How to Cool Down Your Laptop


why my laptop is hot

If you've ever used  a laptop in your life,  chances are you know what it's like  when it gets way too hot for comfort.  It's uncomfortable.  Unsurprisingly, when you try to pack  that many electronic components  in such a small space,  heat is a real issue.  


And there's actually an entire industry  based around trying to keep laptops cool.  But other than getting burns on your skin  from an overheated computer,  how do you know your  laptop is actually too hot?

One easy thing to keep an eye on  is your CPU temperatures, obviously.  It's quite normal to see your  CPU heat up under heavy use.  

But if you laptop feels painfully hot  or if it's behaving strangely,  my laptop wouldn't do that,  download a reputable  hardware monitoring utility  and check your processor's  core temperatures.  Both AMD and Intel specified temperatures  of around 100 degrees  Celsius as a maximum,  but a good rule of thumb  is that if you're getting  over 90 degrees under load,  you should probably try  to cool your laptop down.  

And for you gamers out there,  this is a good guideline for  your discreet GPU as well,  and your attitude.  Maybe a short break is in order  before you start friendly  firing on your support units.  You know.  

But processor temperatures  aren't the only thing  to watch out for.  Batteries don't particularly  like excessive heat either.  I mean, does anyone?  

And their tolerances are  lower than they are for CPUs.  The lithium-ion batteries  common in modern electronics  should be kept below 45 degrees Celsius.  Although they can operate  at higher temperatures,  up to around 60 degrees or so,  some laptops will stop charging  once the batter temperature  hits 45 degrees.  If your battery is often running  at high temperatures under load,  its life might be shortened,  and it might even swell up on you,  like physically get larger,  which can damage other laptop components.  

I once had a laptop track pad  start to bulge out of its housing  because the batter underneath was swollen.  Not good.  And on the subject of high  temperatures causing deformation,  heat can actually cause the  soldering inside the machine  to crack or warp.  


Infamously, this phenomenon  was at the center of a controversy  that happened a little over 10 years ago,  called Bumpgate,  sounds pretty fun,  that involved Nvidia and Apple.  

See, Nvidia sold a bunch of GPUs to Apple  that turned out to be defective,  but the issue wasn't  the GPU dies themselves.  

Instead, the soldering that  held the die on to its package,  arranged into small balls called bumps  was apparently made of  a different material  that didn't behave in  a way Nvidia expected  once they heated up.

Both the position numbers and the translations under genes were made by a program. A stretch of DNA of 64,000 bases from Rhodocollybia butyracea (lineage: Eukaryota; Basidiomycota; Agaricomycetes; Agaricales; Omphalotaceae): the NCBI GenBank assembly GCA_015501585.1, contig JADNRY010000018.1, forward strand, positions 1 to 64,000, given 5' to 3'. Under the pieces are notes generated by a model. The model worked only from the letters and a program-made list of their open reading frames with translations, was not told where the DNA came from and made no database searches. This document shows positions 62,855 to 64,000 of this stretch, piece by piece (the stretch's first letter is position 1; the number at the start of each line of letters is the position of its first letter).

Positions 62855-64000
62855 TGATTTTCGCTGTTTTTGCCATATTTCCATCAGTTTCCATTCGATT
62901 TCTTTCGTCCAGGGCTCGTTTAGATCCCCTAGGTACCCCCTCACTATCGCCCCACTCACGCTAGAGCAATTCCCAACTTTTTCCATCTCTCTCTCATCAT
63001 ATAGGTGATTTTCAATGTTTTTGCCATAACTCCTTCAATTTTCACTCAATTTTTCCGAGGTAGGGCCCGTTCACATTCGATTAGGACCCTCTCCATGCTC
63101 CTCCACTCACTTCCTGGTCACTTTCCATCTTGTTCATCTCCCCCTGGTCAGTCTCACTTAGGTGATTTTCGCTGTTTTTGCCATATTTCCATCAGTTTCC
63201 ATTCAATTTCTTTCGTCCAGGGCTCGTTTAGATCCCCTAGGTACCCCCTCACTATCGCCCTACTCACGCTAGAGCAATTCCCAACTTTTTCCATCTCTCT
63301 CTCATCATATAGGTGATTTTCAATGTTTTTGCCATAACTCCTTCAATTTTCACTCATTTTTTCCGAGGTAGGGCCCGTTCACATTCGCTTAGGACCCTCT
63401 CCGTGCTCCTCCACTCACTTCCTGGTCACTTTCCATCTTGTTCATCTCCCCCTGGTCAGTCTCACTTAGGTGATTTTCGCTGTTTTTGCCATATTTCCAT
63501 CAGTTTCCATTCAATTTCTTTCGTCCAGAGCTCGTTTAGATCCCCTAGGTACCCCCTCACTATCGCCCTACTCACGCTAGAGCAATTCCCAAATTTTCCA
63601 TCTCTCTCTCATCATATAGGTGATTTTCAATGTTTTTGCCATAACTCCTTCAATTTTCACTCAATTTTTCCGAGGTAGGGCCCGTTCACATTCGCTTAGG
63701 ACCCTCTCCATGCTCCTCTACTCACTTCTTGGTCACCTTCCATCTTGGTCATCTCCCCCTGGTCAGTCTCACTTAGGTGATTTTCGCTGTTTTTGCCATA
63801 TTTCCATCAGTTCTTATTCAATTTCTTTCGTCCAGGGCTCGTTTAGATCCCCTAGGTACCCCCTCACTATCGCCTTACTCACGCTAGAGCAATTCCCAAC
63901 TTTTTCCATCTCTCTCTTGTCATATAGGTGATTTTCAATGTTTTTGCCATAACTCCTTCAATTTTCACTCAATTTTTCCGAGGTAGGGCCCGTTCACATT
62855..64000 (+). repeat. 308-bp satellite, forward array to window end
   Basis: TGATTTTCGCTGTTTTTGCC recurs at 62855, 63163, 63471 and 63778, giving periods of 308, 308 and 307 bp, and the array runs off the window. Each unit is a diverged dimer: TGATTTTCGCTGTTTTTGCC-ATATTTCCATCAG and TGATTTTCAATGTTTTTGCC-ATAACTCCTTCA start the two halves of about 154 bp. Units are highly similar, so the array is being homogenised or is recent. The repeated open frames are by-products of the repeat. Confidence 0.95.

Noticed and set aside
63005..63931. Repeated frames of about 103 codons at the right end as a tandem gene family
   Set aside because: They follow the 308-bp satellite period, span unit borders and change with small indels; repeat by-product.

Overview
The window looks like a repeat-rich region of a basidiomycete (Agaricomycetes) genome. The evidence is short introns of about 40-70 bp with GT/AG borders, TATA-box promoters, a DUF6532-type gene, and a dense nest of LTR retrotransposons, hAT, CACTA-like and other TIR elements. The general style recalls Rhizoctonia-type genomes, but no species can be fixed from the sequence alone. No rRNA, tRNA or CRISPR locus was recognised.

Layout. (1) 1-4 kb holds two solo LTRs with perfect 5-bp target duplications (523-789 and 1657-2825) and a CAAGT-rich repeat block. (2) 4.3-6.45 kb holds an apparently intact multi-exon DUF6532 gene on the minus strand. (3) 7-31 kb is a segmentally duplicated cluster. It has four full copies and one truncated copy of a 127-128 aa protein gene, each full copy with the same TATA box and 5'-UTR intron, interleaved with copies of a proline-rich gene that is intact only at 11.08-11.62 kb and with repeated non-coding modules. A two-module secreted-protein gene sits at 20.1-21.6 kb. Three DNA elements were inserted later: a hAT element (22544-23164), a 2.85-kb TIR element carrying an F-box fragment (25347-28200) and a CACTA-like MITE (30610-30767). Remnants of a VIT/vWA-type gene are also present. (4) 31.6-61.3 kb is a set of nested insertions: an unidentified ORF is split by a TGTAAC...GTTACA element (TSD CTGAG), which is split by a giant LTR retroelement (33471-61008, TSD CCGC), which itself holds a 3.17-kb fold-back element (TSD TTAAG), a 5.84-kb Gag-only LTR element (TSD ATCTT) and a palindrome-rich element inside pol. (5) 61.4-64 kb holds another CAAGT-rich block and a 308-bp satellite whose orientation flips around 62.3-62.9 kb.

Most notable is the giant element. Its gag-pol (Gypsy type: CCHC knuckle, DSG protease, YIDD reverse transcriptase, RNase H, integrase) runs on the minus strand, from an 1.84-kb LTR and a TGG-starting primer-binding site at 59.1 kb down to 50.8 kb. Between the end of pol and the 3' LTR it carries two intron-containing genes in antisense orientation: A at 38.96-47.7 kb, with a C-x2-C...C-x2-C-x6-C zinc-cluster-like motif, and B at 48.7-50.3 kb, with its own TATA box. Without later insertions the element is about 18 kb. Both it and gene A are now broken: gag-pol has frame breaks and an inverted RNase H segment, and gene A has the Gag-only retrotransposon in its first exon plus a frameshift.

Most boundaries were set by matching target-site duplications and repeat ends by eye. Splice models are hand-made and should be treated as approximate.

As a result, many of these  bumps expanded excessively,  leading them to break entirely.  Some reports indicated that failure rates  were as high as 40%.  

To this day, relations between Apple and Nvidia  are rumored to be quite frosty.  No pun intended.  And Apple started many of its Macs to AMD graphics in the wake of Bumpgate,  though it's never been confirmed  exactly how big of a role that  particular incident played.  But back to heat inside your laptop.  


We know that it's bad.  But if your monitoring software indicates your temperatures are too high, how do you cool things off?  Well, you start off with the simple things, a good old big glass of ice water.  

Just kidding.  Don't do that, that was a joke.  You can check the ambient temperature  of the room you're in,  try operating your laptop  on a hard, level surface  to ensure that the air vents  will have clearance to breathe,  and blow out those vents  with some compressed air  to make sure they aren't  clogged with dust.  

If this doesn't work, it’s not a bad idea to check if any curves you've set aren’t somehow messed up.  


And if you're still scratching your head, pop off the panel, and ensure all the fans are running properly  and aren't unplugged or straight up dead.  

Now if you haven't fixed the problem at this point, you got to start asking questions about your competency as a laptop repair person.  Just kidding.  A good cooling pad to sit your laptop on might be a good idea.  

You don't necessarily need anything super expensive.  Just find something well-reviewed.  


And remember, if you're in  the market for a new laptop,  you can save yourself a headache  by reading or watching reviews,  and making sure the  model you're looking at  hasn't been too hot to  handle for other customers.  

Although there are a lot of great laptops out there, some of them just aren’t designed all that well when it comes to heat dissipation.  So do your due diligence, so you don't end up with a laptop bezel you could fry an egg on,  even if you're feeling a little puckish  for a breakfast sandwich.  

They say breakfast is the most important meal of the day.  It helps your brain.  And you know what else is good for your brain?  Brilliant!  If you're a student, a professional,  or just someone who wants to  understand the world better,  check out Brilliant,  the website that helps you  reach your learning goals  by helping you work on them  just a little bit every day.  

Brilliant offers interactive explorations and a mobile app to help you master concepts in math, science, and computer science.  The courses take complex concepts and break them up into bite-sized chunks.  Over time, you'll be amazed at what you can accomplish.  

We suggest checking out their mathematical fundamentals course,  which has been redesigned  with interactive features  to help you with the foundational concept  behind algebra, number theory, and logic,  which make it a great  resource for STEM students.  

So friends! This is it for today, we will meet again in our next article. Till then stay happy, stay blessed and stay tuned to our blog.

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